Defendant Fava maintains that, in September 2003, presumably after he signed his waiver of service, he contacted his attorney, Brian Neary, and faxed a portion of the complaint to Mr. Neary's office. (Affidavit of Brian J. Neary ("Neary Aff."), at ¶ 1; Mem. of Law in Supp. of Def. Ronald S. Fava's Mot. to Set Aside Entry of Default ("Def.'s Br."), at 1.) During the next few weeks, Mr. Neary was confused as to whether he had been formally retained by Passaic County to represent Mr. Fava in the instant matter. (Neary Aff. ¶ 3; Def.'s Br. at 1.) Apparently, Defendant Fava believed Mr. Neary had been retained, but Mr. Neary, who has represented Defendant Fava on behalf of Passaic County on at least one prior occasion, expected that additional paperwork was required (and forthcoming) in order for Passaic County to retain him formally on Defendant Fava's behalf. (Neary Aff. ¶ 3; Def.'s Br. at 4.) Due to this confusion and resulting inaction, Mr. Neary's staff inadvertently filed the complaint in a case file regarding a previous matter in which Mr. Neary had represented Defendant Fava on behalf of Passaic County. (Neary Aff. ¶ 3; Def.'s Br. at 1.) That previous matter was settled in January 2004, and the complaint in this action remained misplaced in that closed case file. (Neary Aff. ¶¶ 1, 3; Def.'s Br. at 1.) From the fall of 2003 through July 2004, Mr. Neary was involved in preparation for and trial of a complex fraud action before this Court. (Neary Aff. ¶ 4; Def.'s Br. at 1.) After the conclusion of the trial, Mr. Neary claims that he attempted to appear on behalf of Mr. Fava to rectify the default entry, and spent two months trying to contact Plaintiffs' counsel. (Neary Aff. ¶¶ 7-9; Def.'s Br. at 1.) When Mr. Neary spoke to Plaintiffs' counsel on September 27, 2004, he claims that Plaintiffs' counsel gave him the impression that he would consent to set aside the default entry, and Mr. Neary immediately faxed a draft stipulation so stating. (Neary Aff. ¶ 9; Def.'s Br. at 1.) Plaintiffs' counsel responded in early October that he would not consent. (Neary Aff. ¶ 10; Def.'s Br. at 1.) Thus, Mr. Neary filed the instant motion to set aside the default entry on behalf of Defendant Fava.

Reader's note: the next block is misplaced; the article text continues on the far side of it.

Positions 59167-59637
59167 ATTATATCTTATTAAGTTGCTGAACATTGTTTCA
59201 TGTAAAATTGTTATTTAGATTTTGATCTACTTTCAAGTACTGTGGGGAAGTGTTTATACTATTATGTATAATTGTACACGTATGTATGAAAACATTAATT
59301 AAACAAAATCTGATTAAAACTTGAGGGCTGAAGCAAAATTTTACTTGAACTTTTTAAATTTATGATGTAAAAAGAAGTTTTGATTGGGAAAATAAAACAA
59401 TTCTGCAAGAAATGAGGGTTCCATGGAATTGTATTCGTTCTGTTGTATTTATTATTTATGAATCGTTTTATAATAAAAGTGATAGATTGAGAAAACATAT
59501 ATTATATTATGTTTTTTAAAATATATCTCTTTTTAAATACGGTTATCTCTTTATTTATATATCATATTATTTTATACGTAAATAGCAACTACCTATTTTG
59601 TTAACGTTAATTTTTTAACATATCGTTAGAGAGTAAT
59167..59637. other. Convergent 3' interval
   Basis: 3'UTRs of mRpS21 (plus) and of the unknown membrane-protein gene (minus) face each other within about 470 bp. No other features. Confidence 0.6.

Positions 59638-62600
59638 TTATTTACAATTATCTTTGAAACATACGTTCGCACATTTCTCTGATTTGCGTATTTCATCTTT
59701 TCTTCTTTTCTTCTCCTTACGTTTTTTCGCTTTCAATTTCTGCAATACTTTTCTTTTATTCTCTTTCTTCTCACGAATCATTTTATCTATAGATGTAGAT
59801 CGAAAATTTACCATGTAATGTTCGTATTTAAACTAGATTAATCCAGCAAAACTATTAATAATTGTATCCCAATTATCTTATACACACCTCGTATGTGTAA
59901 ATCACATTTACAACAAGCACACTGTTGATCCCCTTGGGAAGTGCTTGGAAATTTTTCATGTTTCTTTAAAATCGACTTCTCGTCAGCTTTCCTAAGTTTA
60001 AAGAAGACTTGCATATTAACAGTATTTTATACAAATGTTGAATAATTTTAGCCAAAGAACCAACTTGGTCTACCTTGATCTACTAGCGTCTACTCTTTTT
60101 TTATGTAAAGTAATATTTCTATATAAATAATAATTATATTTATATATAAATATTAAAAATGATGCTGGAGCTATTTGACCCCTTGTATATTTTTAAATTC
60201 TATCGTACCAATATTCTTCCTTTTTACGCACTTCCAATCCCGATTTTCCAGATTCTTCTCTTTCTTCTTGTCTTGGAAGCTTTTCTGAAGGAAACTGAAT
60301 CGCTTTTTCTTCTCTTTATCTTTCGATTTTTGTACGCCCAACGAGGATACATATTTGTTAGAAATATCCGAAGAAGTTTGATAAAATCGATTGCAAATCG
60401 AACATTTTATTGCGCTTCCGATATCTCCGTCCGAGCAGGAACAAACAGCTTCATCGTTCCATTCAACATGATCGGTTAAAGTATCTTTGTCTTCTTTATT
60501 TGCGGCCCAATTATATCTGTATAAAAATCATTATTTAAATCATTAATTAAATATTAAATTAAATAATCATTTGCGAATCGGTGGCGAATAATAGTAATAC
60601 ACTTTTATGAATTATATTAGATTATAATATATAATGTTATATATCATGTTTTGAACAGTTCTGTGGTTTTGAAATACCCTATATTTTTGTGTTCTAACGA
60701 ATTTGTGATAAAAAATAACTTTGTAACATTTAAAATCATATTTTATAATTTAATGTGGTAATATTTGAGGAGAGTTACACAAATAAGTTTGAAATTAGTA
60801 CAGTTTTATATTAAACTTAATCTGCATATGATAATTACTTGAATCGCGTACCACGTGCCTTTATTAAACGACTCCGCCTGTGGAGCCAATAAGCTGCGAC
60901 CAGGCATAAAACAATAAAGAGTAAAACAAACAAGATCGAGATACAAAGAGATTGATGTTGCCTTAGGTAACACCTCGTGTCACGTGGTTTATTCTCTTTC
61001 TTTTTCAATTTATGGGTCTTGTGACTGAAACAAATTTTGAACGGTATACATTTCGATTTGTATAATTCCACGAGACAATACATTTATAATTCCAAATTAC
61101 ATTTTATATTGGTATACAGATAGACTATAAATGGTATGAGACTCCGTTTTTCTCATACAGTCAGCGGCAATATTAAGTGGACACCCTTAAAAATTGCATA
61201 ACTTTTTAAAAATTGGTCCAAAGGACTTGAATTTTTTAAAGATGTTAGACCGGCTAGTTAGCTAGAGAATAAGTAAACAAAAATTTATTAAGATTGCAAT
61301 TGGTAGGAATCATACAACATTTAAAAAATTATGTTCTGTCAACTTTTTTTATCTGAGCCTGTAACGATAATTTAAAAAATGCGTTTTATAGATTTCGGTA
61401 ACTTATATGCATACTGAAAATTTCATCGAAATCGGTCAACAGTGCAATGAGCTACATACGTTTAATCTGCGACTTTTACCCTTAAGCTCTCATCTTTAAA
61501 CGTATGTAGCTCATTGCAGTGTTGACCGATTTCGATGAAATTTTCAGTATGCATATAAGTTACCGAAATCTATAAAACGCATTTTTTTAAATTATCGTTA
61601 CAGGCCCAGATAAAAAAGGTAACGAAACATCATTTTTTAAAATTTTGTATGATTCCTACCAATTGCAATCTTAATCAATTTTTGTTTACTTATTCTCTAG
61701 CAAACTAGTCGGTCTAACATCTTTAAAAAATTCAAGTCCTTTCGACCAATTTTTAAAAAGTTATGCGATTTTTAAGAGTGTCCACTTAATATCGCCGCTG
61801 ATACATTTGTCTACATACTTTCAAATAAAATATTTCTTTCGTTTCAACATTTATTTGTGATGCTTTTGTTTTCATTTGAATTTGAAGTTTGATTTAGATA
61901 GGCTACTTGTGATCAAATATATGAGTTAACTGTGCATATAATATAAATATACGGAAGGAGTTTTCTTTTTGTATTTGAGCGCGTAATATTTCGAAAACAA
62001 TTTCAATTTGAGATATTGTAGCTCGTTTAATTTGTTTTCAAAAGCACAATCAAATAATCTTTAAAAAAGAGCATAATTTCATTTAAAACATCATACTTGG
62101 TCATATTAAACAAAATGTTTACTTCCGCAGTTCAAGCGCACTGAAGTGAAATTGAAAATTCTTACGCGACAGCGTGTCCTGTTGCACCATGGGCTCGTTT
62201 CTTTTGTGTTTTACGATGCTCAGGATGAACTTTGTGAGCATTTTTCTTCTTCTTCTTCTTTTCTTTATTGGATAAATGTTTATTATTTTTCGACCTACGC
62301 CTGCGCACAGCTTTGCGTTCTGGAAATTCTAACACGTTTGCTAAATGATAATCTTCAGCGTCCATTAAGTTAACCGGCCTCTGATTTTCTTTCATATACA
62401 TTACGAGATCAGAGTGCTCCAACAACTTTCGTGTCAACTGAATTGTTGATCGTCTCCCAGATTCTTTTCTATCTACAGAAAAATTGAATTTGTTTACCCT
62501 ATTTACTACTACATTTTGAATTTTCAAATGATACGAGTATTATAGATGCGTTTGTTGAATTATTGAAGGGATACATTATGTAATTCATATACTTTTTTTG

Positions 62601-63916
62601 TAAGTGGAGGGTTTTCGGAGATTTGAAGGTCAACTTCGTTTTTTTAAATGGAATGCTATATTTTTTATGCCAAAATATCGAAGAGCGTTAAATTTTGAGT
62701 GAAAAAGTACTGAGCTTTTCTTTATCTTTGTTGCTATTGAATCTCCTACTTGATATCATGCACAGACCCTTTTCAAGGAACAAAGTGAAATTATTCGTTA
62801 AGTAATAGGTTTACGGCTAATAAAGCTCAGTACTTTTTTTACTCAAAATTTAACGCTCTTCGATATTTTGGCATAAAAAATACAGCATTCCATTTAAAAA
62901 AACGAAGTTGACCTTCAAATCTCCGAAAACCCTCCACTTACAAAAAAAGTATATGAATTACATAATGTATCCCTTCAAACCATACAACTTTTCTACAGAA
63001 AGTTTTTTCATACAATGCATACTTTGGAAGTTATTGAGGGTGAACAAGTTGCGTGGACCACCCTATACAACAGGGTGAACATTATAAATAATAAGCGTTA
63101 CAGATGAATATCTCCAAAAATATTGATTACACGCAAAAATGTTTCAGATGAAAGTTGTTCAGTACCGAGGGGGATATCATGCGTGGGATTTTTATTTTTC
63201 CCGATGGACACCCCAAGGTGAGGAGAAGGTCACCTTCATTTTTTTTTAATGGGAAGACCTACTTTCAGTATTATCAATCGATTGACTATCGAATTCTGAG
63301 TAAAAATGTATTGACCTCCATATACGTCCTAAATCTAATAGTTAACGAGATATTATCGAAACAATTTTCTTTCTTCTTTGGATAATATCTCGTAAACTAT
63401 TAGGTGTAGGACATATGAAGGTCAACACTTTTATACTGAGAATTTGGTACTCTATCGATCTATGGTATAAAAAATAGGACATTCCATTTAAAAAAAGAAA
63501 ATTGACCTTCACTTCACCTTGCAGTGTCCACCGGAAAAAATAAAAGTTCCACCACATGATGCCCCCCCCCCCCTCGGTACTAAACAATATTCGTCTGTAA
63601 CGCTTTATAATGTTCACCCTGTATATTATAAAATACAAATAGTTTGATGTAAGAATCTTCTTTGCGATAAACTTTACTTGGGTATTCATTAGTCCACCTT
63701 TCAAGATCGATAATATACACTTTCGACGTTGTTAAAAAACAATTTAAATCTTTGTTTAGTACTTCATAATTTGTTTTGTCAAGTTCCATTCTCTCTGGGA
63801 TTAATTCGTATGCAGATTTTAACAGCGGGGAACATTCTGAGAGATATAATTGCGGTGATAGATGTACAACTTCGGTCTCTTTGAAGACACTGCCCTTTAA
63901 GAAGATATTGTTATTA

Plaintiffs contend that Mr. Neary contacted Plaintiffs' counsel on or about August 13, 2004, and then, "a couple of months later," sent a stipulation to set aside the default entry. (Certification of Michael A. Zimmerman in Opp'n to Def.'s Mot. ("Zimmerman Opp'n Cert."), at ¶ 11; Pls.' Br. in Opp'n to Def. Fava's Mot. to Vacate His Default and Extend His Time to Ans. ("Pls.' Opp'n"), at 6.) Plaintiffs agree that their counsel refused to consent to the stipulation. (Zimmerman Opp'n Cert. ¶ 11; Pls.' Opp'n at 6.)